Name:  _______________________


Changing Planet:  Adaptation of Species (Birds and Butterflies)


Please answer the following questions based on the movie Changing Planet:  Species Adaptation:  Butterflies:


1.  When we think of protecting Earth's animal populations, many large animals come to mind – elephants, jaguars, tigers, and polar bears.  Butterflies are beautiful, tiny and very sensitive to climate change impacts on the environment.  They are very important to maintaining the health and beauty of our planet.  List two reasons why butterflies "add more than just color to our earth":





2.  Label and draw the four stages of the life cycle of a butterfly. 

















3.  Warmer temperatures are causing some host plants to dry up earlier than usual.  This means that when caterpillars hatch from eggs, they have nothing to feed upon.  The plant population affects the whole butterfly reproduction cycle.  Name another way that warmer temperatures are affecting butterfly populations.  Explain your answer. 











4.  Use the graph below, Global Surface Temperature, to estimate the amount temperature has risen in degrees Celsius in the time period from 1910-2010. Use the 5 Year Mean line.


Estimate for temperature rise (1910-2010):  ___________________________________


It has been forecast that the next decade (2010 to 2020) will be the warmest on record globally.  Scientists predict a warming of at least 0.1 degrees Celsius in this next decade.  Extend the graph to include this rise in temperature on your graph.




5.  What other environmental factors are affecting butterflies (and many other animals)?






6.  Which environmental factor do you think needs to be addressed first and why?





7.  Brainstorm a list of ideas that could be used to help maintain butterfly populations:



Butterflies are not the only species affected by global climate change - in fact, most animals are and will be!  You will now investigate how birds adapt to different food sources being available and look into one effect of climate change – drought.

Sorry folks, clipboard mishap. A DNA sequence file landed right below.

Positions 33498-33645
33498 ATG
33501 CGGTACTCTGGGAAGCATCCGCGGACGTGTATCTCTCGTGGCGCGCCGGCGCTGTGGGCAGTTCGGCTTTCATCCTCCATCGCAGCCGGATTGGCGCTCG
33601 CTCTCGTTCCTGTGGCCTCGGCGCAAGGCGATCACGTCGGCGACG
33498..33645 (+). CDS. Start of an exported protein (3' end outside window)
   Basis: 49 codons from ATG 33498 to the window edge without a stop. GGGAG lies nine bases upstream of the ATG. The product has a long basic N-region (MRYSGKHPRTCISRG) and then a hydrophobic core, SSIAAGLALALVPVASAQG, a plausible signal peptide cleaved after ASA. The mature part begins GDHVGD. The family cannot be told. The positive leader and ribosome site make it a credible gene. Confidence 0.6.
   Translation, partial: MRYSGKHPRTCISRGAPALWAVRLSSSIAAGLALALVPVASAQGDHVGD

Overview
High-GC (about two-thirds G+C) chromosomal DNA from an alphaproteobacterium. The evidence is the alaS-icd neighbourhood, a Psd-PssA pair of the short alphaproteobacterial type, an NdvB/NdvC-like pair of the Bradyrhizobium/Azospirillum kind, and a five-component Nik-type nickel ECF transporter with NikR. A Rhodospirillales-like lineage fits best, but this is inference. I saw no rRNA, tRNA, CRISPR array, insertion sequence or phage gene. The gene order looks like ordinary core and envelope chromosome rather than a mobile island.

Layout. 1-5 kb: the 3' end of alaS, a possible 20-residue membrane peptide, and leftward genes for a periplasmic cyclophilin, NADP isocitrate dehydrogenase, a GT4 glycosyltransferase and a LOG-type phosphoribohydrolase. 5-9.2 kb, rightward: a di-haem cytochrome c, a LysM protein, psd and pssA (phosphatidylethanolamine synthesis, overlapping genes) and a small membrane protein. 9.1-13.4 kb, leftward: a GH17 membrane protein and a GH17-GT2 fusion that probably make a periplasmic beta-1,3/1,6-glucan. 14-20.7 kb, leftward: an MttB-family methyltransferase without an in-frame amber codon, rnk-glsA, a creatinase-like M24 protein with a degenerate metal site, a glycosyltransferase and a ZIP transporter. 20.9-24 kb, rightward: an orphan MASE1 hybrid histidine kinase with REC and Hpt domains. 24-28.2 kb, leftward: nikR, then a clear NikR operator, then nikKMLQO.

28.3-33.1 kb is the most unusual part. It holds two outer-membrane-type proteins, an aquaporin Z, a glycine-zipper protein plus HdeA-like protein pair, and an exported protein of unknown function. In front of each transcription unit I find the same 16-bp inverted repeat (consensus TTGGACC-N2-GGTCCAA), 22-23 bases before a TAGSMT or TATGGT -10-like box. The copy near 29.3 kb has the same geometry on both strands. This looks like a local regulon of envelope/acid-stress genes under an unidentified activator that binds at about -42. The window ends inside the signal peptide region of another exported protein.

First round of activity (many types of food available)

Description: beaks_data_population.jpg




Please answer the following questions about the first round of activity:


1.  Which type of bird was able to eat the most food particles?   Why?




2.  What type of bird ate the least food particles?  Why?




3.  Which type of food was most difficult for your bird to eat?




4.  Which type of food was easiest for your bird to eat?





5.  Using this part of the investigation and the class discussion, do all the birds have the same diet?  Site at least two examples of local birds and how their diets differ (or if you are not familiar with local birds, use the birds pictured in the Powerpoint presentation to explain your answer).  How does diet affect beak morphology (shape) of your bird examples?







Second round of activity (drought conditions)

1.      Did your bird survive the drought conditions?  Which birds were best adapted to survive?



2.      How is this investigation like the natural world and how is it unlike what occurs in nature?  Explain.








Analysis and Conclusion (your teacher may assign these)


1.  In the video "Why I Became a Biologist" by Camille Parmesan, she discusses why she became a field biologist.  Keep in mind biologists (working in the field or in a lab) are typically required to get a 4-year STEM undergraduate degree (science, technology, engineering or math), a PhD (~5 year program) and usually complete at least a two-year postdoctoral "internship".  Many biologists have a starting salary of $75-90,000/year.


Given the requirements outlined above, would you be interested in becoming a biologist?  Explain.






How is the work of a field biologist different from a lab biologist or medical doctor?  What are the benefits and drawbacks of each?  What would be your preference?  Explain.









2.  Use the web site Journey North to look at where Monarch butterflies have been sighted in their annual migration.  Hypothesize how their migration patterns (timing and location) will change based on information learned from this lesson:



















3.  Some conservation biologists like Jessica Hellman are beginning to look into the possibility of ‘assisted migration’. This is a possible solution to this big problem of species not being able to live in their original ecosystem due to climate change or habitat destruction.  It involves removing a species from its original ecosystem and purposely moving it to another location.  Discuss the merits and challenges that you can foresee in assisted migration.  Be sure to give examples.












4.  The impacts of global climate change are many and varied.  Some of the impacts include warming global temperatures, rising sea level, melting Arctic sea ice, warmer sea-surface temperatures, warmer lake temperatures, heavier rainfall, extreme drought, crops withering, increased storm intensity, more frequent heat waves, and more acidic seawater.  Choose one of these impacts to explore and research how this one impact is affecting a certain animal species.  The options here are endless.  Just a few examples include how more acidic seawater affects ocean coral, how warmer lake temperatures affect lamprey populations, how melting Arctic sea ice affects polar bears, or how warming global temperatures affect tropical frogs.  Please clear your intended topic of research (and species affected) with your teacher before beginning.  Present your findings to class in a short Powerpoint presentation.  Include the issue, how it impacts the species, and possible ways to ‘fix the problem’.




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